Leadership must recognize that momentum is lost when decisions are anti-climactic. As a leader, it is tempting to focus on the decisions as your primary responsibility – but that is only half of the problem. When decisions are not incisive, are not positive, result in no obvious actions or next steps – our responsibility is to keep the team from getting demotivated, confused, or de-focused. Continue Reading
In my recent post on Optimum Iteration Length, I finished by saying that iteration size is not the cure for bad team behaviors, but shorter iteration size makes those behaviors more apparent.
This post is about how to counteract ineffective team behaviors, from my own experience:
There are three general diseases that have lots of different causes and lots of symptoms, but at the end of the day, they boil down to these three things:Continue Reading
In a recent news story, Paul Walker, famously of the “Fast and Furious” movie series died in a car crash when he and a friend wrapped a Porsche GT3 around a tree. According to reports, they were going too fast for the condition of the car when they lost traction and spun off the roadway. The Porsche GT3 is a highly capable sports car, capable of speeds exceeding 180 mph. It is a descendant of the famous Porsche 911 which shares a rear engine, rear drive configuration with the lowly Volkswagen Beetle. Continue Reading
Spinning. Wheels are spinning. We go around in circles. Progress is illusory. Just when we think we are “getting somewhere”, we realize we are right back where we started. Its frustrating. I bet you’ve been there. I bet you’ve experienced this feeling in many different ways.
I have heard it called many things: “Paralysis by analysis”, “Chasing our tail”, “Go fetch”, “The circular imperative” to name a few.
The symptom is that no matter how we try, we can’t convince “them” to sign up and move forward. The team won’t adopt the recommended pattern. The boss won’t sponsor the proposal. The customer won’t sign the contract.Continue Reading
Every programmer struggles with providing estimates. It is a universal truth of software development. Most of the time we go way too deep, try to be more precise than we have any reason to be. Many times we have fear driving our estimates – what if they are too big (will they cancel the project? or will they assign the work to someone else?) or worse, what if they are too small (will they fire me because I appear incompetent?).
Here are my top six tips for solving estimation challenges in software development projects:Continue Reading
Differences Between Classes of Leadership
What are the essential differences between the act of leading an initiative and the act of leading a staff, a team, or an organization.
Hypothesis: the differences center around the goal against which that leadership is expressed.Continue Reading
One thing that I have noticed at the beginning of a project is that there almost always appears to be confusion. Confusion about mission. Confusion about terminology. Confusion about what is important. Confusion about roles and responsiblilities. It feels bad, it looks bad and it smells bad.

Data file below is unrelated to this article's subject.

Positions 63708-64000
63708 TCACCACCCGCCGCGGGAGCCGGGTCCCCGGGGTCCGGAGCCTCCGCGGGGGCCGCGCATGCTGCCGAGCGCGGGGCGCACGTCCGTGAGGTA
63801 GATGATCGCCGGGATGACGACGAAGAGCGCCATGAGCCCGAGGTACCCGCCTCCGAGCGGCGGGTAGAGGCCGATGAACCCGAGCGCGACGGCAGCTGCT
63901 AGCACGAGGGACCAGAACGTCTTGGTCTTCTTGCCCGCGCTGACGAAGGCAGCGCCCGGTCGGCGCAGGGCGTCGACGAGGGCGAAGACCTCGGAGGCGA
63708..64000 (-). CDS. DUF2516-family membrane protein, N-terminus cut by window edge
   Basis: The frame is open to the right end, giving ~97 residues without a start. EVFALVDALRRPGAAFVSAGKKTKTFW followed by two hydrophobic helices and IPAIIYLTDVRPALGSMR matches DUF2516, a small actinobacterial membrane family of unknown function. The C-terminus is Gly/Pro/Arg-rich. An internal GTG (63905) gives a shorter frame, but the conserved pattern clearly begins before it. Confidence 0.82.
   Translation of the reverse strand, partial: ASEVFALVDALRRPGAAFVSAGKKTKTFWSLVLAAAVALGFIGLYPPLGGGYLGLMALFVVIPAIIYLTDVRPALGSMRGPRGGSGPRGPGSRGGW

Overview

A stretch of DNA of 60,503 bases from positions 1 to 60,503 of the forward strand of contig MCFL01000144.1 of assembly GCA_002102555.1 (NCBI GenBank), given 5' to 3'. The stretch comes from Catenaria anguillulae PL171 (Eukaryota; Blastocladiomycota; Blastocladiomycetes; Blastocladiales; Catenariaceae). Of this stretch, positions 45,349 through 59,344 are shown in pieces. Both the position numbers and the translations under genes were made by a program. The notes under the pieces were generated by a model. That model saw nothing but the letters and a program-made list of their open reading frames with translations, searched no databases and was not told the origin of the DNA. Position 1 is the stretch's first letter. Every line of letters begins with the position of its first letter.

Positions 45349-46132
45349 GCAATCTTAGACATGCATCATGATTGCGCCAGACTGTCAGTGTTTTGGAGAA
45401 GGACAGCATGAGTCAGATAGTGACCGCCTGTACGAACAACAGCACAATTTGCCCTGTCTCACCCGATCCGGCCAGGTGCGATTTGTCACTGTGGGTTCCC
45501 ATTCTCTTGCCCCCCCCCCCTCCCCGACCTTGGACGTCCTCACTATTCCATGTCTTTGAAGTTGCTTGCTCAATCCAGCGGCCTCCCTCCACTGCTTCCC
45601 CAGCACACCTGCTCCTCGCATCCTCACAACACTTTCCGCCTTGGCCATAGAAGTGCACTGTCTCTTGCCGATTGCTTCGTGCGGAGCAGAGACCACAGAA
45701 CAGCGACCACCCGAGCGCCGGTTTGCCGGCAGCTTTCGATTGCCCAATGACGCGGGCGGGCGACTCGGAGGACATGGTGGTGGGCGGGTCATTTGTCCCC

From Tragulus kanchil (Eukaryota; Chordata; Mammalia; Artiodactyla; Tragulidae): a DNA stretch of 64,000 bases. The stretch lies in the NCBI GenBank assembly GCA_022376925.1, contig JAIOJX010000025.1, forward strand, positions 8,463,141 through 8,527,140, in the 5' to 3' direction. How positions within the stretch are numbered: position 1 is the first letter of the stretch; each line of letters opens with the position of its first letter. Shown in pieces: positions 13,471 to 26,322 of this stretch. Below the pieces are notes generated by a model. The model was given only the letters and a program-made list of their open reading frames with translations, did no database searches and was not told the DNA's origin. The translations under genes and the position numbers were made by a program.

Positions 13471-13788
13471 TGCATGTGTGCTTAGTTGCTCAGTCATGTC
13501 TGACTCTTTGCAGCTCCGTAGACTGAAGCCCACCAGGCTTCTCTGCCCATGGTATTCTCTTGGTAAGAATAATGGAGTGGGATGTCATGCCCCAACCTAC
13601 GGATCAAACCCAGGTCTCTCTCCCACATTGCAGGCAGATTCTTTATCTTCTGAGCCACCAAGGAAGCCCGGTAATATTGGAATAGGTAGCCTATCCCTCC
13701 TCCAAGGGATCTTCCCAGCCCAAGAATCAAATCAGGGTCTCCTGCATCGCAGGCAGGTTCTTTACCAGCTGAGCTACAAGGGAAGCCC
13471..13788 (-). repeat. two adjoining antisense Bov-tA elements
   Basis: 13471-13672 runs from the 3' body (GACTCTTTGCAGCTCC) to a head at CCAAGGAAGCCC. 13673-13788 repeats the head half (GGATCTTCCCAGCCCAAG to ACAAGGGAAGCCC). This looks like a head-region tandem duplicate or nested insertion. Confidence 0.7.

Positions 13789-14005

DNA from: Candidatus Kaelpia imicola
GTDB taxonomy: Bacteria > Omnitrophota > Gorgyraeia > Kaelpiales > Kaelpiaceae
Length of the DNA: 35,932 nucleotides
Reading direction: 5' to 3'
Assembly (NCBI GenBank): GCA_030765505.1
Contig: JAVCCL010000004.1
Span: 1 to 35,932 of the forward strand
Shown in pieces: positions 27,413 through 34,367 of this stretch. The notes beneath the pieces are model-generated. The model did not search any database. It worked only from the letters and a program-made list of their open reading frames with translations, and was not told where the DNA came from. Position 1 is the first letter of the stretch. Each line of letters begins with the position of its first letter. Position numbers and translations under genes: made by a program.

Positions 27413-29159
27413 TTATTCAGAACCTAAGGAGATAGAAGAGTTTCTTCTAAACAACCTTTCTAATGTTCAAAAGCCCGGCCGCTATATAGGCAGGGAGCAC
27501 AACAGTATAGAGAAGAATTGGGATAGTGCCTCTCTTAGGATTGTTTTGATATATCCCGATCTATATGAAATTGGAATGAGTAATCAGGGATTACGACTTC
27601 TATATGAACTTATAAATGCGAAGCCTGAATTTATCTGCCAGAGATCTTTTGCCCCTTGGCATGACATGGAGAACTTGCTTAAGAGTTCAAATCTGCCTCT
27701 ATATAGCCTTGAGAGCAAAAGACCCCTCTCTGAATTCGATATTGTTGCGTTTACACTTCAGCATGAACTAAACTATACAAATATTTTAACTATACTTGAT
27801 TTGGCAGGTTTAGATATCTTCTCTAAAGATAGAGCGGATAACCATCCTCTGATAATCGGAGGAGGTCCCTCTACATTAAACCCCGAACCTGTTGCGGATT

It’s like what drag racers do before a run. They used to pour bleach on the tires and spin the drive wheels, creating massive amounts of foul smelling smoke. The purpose of this exercise is to heat up the rubber, so on the actual run, the tire are already super sticky and get traction and the car launches like a “hole shot” down the strip. There is a science to this, but it feels, looks and smells bad.Continue Reading
Here is a team formation anti-pattern that I have observed recently: Dividing the team along the lines of Skillset.
Grouping teams along skill lines, inherently sets up competition rather than collaboration. This is especially true (in my experience) in software designed, where skills vary by “architectural layer” so subteams form at the layer level. Each subteam develops some ego: my layer/skill is important, our practices are immutable.Continue Reading
This week I have been reflecting on the relationship of ego to team, and how to deal with clashes of ego’s as teams form, and reform.
Over the last few months, I have watched a project that I am playing a key role on transform from an outsourced staff model to a hybrid staff model, to a staff aug model, to a hybrid aug model, and each transform has required changes in project leadership.Continue Reading
This week I am making good on my intent to post some of what I’ve been reading and found valuable.
I spent a bit of time reading about Feature Injection as a different way (than other agile processes) at dealing with requirements. I really am intrigued, and will try to adjust my requirements practice to include these concepts.
This also was interesting – as it clearly reflects what we all experience – decisions take mental energy, and making decisions when mentally tired is sub-optimal. One could infer from this how to re-arrange one’s schedule to make better decisions, or to be less mentally tired when decisions are needful.
This also was provocative – not because having a backlog is a bad thing, but because how we name things allows others to infer things from the connotative meaning in that naming.
A “calamity howler” (CH) is a persistently negative individual who predicts rack & ruin, frequently and at the top of his voice. It’s a great term that was especially popular in political writings back in the mid-to-late 1800′s but has since fell out of disuse. — who is the CH on your current project or in your current team.